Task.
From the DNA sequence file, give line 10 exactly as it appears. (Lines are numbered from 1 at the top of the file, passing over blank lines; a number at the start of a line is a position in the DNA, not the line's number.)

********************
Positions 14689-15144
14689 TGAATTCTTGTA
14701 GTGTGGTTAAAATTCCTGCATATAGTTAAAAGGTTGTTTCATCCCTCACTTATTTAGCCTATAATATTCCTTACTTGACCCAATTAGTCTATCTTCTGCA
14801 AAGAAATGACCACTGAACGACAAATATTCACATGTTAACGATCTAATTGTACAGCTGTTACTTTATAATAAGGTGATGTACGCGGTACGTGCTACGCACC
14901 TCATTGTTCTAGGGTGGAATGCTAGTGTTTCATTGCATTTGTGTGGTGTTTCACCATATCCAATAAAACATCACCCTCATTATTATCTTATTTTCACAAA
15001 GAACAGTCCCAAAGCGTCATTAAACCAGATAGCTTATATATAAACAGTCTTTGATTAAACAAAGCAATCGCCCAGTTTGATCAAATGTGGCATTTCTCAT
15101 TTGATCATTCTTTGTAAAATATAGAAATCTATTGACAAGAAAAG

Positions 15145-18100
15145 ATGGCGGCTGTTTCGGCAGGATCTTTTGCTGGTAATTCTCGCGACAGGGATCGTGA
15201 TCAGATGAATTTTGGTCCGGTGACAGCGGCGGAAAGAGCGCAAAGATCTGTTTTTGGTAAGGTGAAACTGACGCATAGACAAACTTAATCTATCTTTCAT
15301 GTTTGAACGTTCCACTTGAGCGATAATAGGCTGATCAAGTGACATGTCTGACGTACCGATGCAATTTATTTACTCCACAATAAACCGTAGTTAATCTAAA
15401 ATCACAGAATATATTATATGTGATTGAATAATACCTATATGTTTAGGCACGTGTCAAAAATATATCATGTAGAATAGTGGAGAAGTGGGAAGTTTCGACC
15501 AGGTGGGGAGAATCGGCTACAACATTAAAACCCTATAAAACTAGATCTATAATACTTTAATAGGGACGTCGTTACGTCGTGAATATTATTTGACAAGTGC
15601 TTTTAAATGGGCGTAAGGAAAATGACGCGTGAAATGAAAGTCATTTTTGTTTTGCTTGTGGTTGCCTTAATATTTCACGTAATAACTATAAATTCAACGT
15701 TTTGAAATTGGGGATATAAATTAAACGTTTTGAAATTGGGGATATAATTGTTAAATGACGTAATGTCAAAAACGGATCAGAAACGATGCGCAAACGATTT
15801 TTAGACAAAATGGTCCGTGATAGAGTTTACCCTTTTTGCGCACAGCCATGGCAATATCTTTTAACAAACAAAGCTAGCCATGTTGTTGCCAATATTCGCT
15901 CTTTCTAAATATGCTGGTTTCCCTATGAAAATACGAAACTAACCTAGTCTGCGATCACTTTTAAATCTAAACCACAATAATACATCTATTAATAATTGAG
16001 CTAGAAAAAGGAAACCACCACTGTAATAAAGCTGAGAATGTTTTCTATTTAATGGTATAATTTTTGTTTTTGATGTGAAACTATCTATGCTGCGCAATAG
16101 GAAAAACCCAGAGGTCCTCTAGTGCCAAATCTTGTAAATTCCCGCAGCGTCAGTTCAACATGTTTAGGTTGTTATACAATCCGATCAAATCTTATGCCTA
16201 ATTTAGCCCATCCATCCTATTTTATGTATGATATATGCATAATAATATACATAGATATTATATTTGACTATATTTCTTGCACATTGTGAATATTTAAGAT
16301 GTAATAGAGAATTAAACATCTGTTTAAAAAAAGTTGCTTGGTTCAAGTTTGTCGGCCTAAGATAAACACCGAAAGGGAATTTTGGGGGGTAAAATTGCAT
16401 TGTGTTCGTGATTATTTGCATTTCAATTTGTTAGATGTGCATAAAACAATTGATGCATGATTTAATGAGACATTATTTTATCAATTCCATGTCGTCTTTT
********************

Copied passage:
15201 TCAGATGAATTTTGGTCCGGTGACAGCGGCGGAAAGAGCGCAAAGATCTGTTTTTGGTAAGGTGAAACTGACGCATAGACAAACTTAATCTATCTTTCAT